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We are in the centre of the Monarchic Court. Here, we can see a park with centuries-old lindens, but in the C17th this was the site of the famous wooden Palace of Tsar Aleksey I Romanov.
The Palace of Tsar Aleksey I Romanov resembled a small fairy-tale town and amazed everyone with its unusual architecture—cupolas on tented roofs, pavilions, porches, intricately carving, and abundance of different colours. It those days, the palace was popularly dubbed ‘The Eighth Wonder of the World’. It was not in the Kremlin but here in his country residence that the tsar oftentimes received foreign ambassadors in the summertime. Foreigners were amazed by not only the imperial palace, but also the surrounding natural landscape.
After the death of Tsar Aleksey, his children visited Kolomenskoye less and less frequently. While Tsar Fyodor received foreign ambassadors in the country residence in the summer months, during the reigns of Ivan V and Pyotr I (Peter the Great in the future) such receptions were held only in the Kremlin Palace. After Peter the First moved the capital from Moscow to Saint Petersburg, the imperial estate went to rack and ruin. Even though the palace was renovated in the 1820, it became quite dilapidated by the mid-C18th.
In 1767, due to its decrepit state, the Palace of Tsar Aleksey Romanov was dismantled on the order of Catherine the Second. Fortunately, detailed surveys and drawings were made before the demolition. In the Kolomenskoye Museum, you can see a wooden palace model made in the C19th by Dmitry Smirnov, a master carver at the Armoury Chamber.
In 2010, they built a life-sized model of the tower palace Tsar Aleksey in Kolomenskoye. It was erected behind Golosov Ravine near Kashira Highway, rather than in the Monarchic Court. At present, it is used for exhibition purposes.
Kolomenskoye is a nice park and a former royal estate situated several kilometers to the southeast of the city center of Moscow, on the ancient road leading to the ancient picturesque town of Kolomna (hence the name).
The area overlooks the steep banks of the Moskva River. This fact will allow you to do a lot of great panoramic photos. This is also a place where seasonal folk festivals take place: honey and handicrafts trade-fairs, religious festivities and processions. If you fond of painting, this is the right place for drawing nature, city landscapes and churches.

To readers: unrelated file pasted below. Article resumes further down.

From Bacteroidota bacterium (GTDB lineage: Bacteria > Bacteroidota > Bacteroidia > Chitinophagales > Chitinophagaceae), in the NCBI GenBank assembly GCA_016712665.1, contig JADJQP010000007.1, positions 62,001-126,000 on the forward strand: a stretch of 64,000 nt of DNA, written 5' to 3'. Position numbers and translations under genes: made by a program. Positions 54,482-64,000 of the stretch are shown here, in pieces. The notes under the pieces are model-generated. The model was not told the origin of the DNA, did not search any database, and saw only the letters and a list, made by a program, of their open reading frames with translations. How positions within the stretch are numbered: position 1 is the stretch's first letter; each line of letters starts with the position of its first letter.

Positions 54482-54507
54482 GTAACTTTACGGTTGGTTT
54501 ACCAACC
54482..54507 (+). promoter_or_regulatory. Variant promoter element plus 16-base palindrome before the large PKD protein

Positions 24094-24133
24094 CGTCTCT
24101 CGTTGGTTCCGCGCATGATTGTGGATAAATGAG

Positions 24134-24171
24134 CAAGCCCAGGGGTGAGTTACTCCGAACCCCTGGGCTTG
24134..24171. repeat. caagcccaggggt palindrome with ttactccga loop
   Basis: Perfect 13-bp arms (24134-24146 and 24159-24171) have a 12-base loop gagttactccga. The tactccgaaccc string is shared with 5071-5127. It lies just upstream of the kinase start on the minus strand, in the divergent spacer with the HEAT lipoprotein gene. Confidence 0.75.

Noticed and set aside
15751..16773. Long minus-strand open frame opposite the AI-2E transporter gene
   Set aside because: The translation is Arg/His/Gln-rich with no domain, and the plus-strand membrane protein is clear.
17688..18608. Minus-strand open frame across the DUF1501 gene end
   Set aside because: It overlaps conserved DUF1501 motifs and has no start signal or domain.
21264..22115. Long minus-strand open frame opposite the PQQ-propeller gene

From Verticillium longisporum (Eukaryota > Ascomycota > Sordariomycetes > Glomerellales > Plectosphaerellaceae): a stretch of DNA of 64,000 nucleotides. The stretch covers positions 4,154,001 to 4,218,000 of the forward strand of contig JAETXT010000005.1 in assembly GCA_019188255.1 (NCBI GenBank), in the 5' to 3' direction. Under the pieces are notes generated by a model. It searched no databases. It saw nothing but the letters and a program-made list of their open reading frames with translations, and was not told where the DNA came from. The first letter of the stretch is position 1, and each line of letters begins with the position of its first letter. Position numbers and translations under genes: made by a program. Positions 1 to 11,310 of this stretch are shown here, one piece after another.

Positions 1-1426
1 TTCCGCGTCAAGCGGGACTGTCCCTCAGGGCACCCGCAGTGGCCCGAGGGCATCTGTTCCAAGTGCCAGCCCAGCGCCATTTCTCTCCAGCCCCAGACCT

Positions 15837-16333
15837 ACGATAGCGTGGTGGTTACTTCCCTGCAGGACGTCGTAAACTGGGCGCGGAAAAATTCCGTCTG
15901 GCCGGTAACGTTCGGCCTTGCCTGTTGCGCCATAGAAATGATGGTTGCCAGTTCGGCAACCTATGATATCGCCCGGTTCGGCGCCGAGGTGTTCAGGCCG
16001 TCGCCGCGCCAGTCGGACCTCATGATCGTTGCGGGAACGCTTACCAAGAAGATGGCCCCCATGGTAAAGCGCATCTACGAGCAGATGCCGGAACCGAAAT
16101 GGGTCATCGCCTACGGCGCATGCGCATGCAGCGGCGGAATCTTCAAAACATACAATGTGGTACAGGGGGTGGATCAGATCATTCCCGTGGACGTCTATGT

The area is rich with cafes and restaurants offering traditional Russian cuisine in wooden houses. Try Russian pan-cakes with different filling, small and big pies, and honey cakes.
Kolomenskoye village was first mentioned in the testament of Ivan Kalita in 1339. As time went by, the village was developed as a favourite country estate of grand princes of Muscovy. The earliest existing structure is the exceptional Ascension church (1532), built in white stone to commemorate the long-awaited birth of an heir to the throne, the future Ivan the Terrible. Being the first stone church of tent-like variety, the uncanonical "White Column" (as it is sometimes referred to) marked a stunning break from the Byzantine tradition.
Recognizing its outstanding value for humanity, UNESCO decided to inscribe the church on the World Heritage List. The estate was one of the favourite places for Ivan the Terrible. He used to celebrate here his name-day in August. In XVI-XVII centuries there develops a unique architectural ensemble, subordinated to the idea of ceremonial royal residence, which is of great artistic and historical value. The heyday of Kolomenskoye is associated with the reign of Alexey Mikhailovich - Kolomenskoye was his favorite residence also. In 1667-1668 a magnificent wooden palace (the Eighth Wonder of the World) which had 250 rooms, was erected. The complex of the royal buildings was surrounded by the wall with three gates: Front, Back and Garden.
The future Empress Elizabeth Petrovna was born in the palace in 1709, and Tsar Peter the Great spent part of his youth here. Upon the departure of the court for St. Petersburg, the palace fell into disrepair, so that Catherine II refused to make it her Moscow residence. On her orders the wooden palace was demolished in 1768, and replaced with a much more modest stone-and-brick structure.
Fortunately, detailed plans of the 17th century palace survived and Moscow Government has completed a full-scale reconstruction in 2010.